A 4,500-word story in this week’s Village Voice tells the tale of Solange Lambert and Cosmo Salerno, coupled residents of Brooklyn “adult home” Surf Manor who are fighting to move into a state-subsidized apartment.
But the story carries a heavily Jewish subtext. “As with most other adult homes in the city, Surf Manor’s operator, Robert Lichtschein — who opened it in 1978 — and virtually his entire administrative staff are Orthodox Jewish men,” the Voice reports. And “like Surf Manor’s owners, its resident population is also substantially Jewish,” Norman Bloomfield, president of the Residents’ Council, told the Voice. But “most residents aren’t particularly observant and don’t keep kosher, which can lead to some friction with the home management,” the Voice said.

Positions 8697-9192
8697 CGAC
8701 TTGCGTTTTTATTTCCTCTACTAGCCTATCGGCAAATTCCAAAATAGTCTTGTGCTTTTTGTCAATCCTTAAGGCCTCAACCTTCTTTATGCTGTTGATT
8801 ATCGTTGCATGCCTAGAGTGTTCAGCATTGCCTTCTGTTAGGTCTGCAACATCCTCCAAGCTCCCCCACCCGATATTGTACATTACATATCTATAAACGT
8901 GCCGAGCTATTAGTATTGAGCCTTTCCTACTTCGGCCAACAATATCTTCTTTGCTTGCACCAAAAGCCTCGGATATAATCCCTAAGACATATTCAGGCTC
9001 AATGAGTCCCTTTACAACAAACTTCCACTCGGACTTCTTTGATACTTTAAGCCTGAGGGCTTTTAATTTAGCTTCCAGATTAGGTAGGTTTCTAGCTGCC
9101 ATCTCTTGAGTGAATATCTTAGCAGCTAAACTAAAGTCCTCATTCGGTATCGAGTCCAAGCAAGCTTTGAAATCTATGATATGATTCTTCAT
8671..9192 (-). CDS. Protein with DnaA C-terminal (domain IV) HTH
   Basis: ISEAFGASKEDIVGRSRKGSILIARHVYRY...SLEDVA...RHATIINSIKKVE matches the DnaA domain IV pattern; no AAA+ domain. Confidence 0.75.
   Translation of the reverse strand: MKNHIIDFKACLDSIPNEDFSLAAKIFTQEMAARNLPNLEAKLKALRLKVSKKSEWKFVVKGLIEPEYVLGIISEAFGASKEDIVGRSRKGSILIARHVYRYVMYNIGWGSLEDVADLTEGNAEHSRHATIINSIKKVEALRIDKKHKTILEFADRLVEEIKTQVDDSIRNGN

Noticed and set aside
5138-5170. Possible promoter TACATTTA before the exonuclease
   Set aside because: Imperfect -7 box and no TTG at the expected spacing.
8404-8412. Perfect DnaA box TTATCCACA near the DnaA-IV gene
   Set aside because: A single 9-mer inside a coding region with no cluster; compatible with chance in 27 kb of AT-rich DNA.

In New York, Surf Manor’s ownership represents the rule, rather than the exception, according to the Voice. But “No one really knows why Orthodox Jewish families run a high percentage of New York City’s adult homes.” Jeffrey Sherrin, Surf Manor’s attorney, thinks nothing but pure altruism motivates the operators. “They’re a population that has, first, traditionally been in health care and social services, and, second, are very community-minded, charitable-minded,” he tells the voice. “One of the mis-impressions you get is that this is just a group of evil, greedy, money-mongering people. It’s just not the case. There’s not big money to be made in adult homes.”
The Voice also cites a NY State Department of Health inspection report that provides a picture of what the newspaper deemed “institution-wide disorganization and decay.” But residents claim their worst problem is “an epidemic of constipation.”
“It’s one of the main topics of conversation, talking to residents,” Bloomfield tells the Voice. “They blame the matzoh, so much matzoh every day. Residents are being forced to observe these dietary laws, and the majority aren’t even religious…. The whole thing is weird.”